Other than the advantage of securing one’s life by taking a Life Insurance Policy, there are income tax benefit in form of deduction & exemption on both
- Premium payment (under section 80C), and
- Receipt of maturity value (with some conditions).
In this article, we will cover tax deduction on payment of premium and exemption of maturity value from income tax.
Let’s get to it one by one!
1. Deduction of Payment of Insurance Premium [Section 80C]
The premium for life insurance paid by an individual or HUF shall be liable for deduction under section 80C if such premium is paid for:
- Child [ can be dependent or independent]
- In case of HUF, any member of such HUF
This deduction is provided on payment basis i.e arear premium or advance premium will be eligible for deduction in the year of payment. GST or service tax on such premium is also eligible for deduction.
Mr. Tiwari took life insurance policy for his daughter from HDFC on 1st April 2017 and paid Rs.20,000/- for 2 years i.e FY 2017-18 and 2018-19 [10,000 for 1 year]. While filling ITR for AY 2018-19 [FY 2017-18] he can claim the whole of Rs.20,000/- as the deduction under section 80C.
Maximum Deduction of Premium for Life Insurance
For section 80C, the maximum deduction is limited to Rs.1,50,000/- only.
Apart from the above limit, the deduction is further limited to:
- 20% of actual sum assured [for a policy issued up to 31st March 2012] [80C(3)]
- 10% of actual sum assured [ for a policy issued on or after 1st April 2012] [80C(3A)]
- 15% of actual sum assured [for a policy issued on or after 1st April 2013 for a person covered under section 80U and 80DDB] [proviso 80C(3A)]
Mr. Shukla buys a life insurance policy of a capital sum assured of Rs. 8,00,000 on 1st April 2017 and paid Rs. 90,000/- as a premium during FY 2017-18.
The deduction under section 80C will 10% of capital sum assured i.e. Rs. 80,000(10% x 80000).
Hence, out of Rs. 90,000 premium paid by him, he would be eligible for deduction for only Rs. 80,000 & balance Rs. 10,000 would become useless for tax planning.
2. Exemption of Maturity Value of Life Insurance
Matured value of a life insurance policy (including bonus) is a taxable income and this value will form part of “Income From Other Sources” of the recipient.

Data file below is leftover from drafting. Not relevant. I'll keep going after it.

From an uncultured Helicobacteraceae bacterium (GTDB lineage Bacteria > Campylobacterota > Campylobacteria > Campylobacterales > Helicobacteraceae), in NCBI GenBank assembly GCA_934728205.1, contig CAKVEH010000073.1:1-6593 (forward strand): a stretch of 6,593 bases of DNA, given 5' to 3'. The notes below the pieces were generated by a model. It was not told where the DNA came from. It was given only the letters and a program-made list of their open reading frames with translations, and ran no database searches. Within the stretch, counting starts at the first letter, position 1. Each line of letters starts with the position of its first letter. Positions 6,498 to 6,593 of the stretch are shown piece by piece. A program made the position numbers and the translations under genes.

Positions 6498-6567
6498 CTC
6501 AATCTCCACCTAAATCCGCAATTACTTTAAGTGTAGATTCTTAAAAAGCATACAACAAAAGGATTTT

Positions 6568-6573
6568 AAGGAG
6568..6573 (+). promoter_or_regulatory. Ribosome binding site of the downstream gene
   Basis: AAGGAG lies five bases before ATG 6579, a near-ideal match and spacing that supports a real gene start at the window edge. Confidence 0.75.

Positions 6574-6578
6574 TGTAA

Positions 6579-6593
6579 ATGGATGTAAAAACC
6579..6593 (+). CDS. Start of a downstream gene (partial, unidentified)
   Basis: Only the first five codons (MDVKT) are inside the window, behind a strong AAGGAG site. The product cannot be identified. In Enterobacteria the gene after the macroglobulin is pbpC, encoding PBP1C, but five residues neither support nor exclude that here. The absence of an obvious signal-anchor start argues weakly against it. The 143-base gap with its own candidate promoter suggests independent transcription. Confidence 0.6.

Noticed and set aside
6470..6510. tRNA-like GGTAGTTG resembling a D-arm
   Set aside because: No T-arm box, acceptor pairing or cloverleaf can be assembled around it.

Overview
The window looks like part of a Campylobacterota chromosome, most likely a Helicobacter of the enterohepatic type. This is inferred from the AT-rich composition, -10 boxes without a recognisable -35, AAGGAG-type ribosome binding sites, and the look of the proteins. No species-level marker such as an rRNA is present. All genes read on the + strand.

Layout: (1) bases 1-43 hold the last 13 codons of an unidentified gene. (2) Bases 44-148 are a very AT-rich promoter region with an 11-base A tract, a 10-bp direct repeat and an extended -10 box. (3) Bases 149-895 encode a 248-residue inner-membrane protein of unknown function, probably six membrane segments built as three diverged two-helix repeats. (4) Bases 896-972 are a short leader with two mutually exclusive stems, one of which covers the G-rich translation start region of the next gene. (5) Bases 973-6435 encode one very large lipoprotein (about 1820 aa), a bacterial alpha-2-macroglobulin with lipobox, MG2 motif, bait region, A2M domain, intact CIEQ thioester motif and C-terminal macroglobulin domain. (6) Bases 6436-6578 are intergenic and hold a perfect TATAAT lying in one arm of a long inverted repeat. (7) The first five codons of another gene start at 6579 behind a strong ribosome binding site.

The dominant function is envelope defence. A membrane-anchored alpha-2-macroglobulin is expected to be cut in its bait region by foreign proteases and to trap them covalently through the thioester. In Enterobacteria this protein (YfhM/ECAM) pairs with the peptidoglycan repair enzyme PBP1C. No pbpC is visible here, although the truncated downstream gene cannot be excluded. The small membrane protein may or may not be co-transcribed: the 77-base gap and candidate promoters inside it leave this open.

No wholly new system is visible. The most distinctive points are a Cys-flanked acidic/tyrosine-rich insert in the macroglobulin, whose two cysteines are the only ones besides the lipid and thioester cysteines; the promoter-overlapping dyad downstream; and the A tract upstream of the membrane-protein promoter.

However, it will be exempted in following cases where:
- The insured person is alive and complies with prescribed conditions, or
- The insured person is dead. (Exempted in the hands of the recipient)
Case 1: Insured Person is alive
The amount received at the time of maturity of the policy is exempt from tax in the hands of the policyholder, provided following conditions are fulfilled [u/s 10(10D)]–
- If the policy was taken on or after 1st April 2012, and the premium amount does not exceed 10% of the actual sum assured** [ 10% would be replaced by 15% if the premium is paid on or after 1st April 2013 for insuring the life of a person with a disability.] or
- If the policy was taken on or after 1st April 2003 but on or before 31st March 2012, and the premium amount does not exceed 20% of the actual sum assured.
**Actual sum assured doesn’t include bonus or any premium which will be returned at the time of maturity.
Case 2: The Insured person is dead
In the case of death of a person, any sum received on maturity (including bonus) will be exempted in the hands of the recipient. [Under section 10(10D) of income tax act]
Specified cases where the matured value is fully taxable
The matured value will be fully taxable in the hands of the recipient if such amount is received under:
- Any policy on the life of a keyman a.k.s keyman insurance policy. Or
- Section 80DD(3) or 80DDA(1)
TDS on Life Insurance maturity value
Under section 194DA, the tax shall be deducted at source (TDS) on payments of maturity value if:
- such amount is not exempt under section 10(10D), or
- such amount is not more than Rs. 1 lakh in a financial year.
At the time of receipt of maturity value, the recipient is required to provide PAN details to the insurer. In case of failure to provided PAN details, TDS will be deducted @ 20%.
Disclosure of Maturity value in your income tax return
Follow the below step:
Step #1: Disclose taxable matured value under the head “Income from other sources” (including TDS if any)
Step #2: Disclose your TDS amount using either form 26AS or form 16A (generally it get auto-populated in online forms)
Step #3: Go to exempted income box, select section 10(10D) and disclose the exempted receipt [In ITR (java file) of AY 2018-19 it is available in tab “Taxes paid” ]
Exemption of section 10(10D) is available only if the premium is within the prescribed percentage.
The whole maturity value will be taxable if the premium is above the prescribed percentage. In this case, skip step #3 while filing the tax return.
Tax on Surender of Life Insurance Policy [u/s 80C(5)]
When a life insurance policy is encashed before its maturity i.e surrendered, the insured person receives a lump sum amount.
This lump sum value consists of deposited premium and interest on those deposits.
The premium portion of surrender value will be taxable if it was claimed as a deduction under 80C and:
- The premium for the 1st 2 years is not paid, or
- In the case of a single premium policy, the policy is surrendered within 2 years.
This will be taxed in the year of surrender or the year in which the contract ceases.
Mr.Luv Kumar took an LIC on 1st April 2015 and paid all the premium of Rs.30,000/- up to 31st March 2016. He claimes this payment as the deduction under 80C.
He fails to pay for the financial year 2016-17.
As he didn’t pay the premium of 2nd year, his policy will expire on 1st April 2017.
He will be liable to pay tax on the premium amount i.e Rs.30,000/- in FY 2017-18 [AY 2018-19] as “Income from other sources”.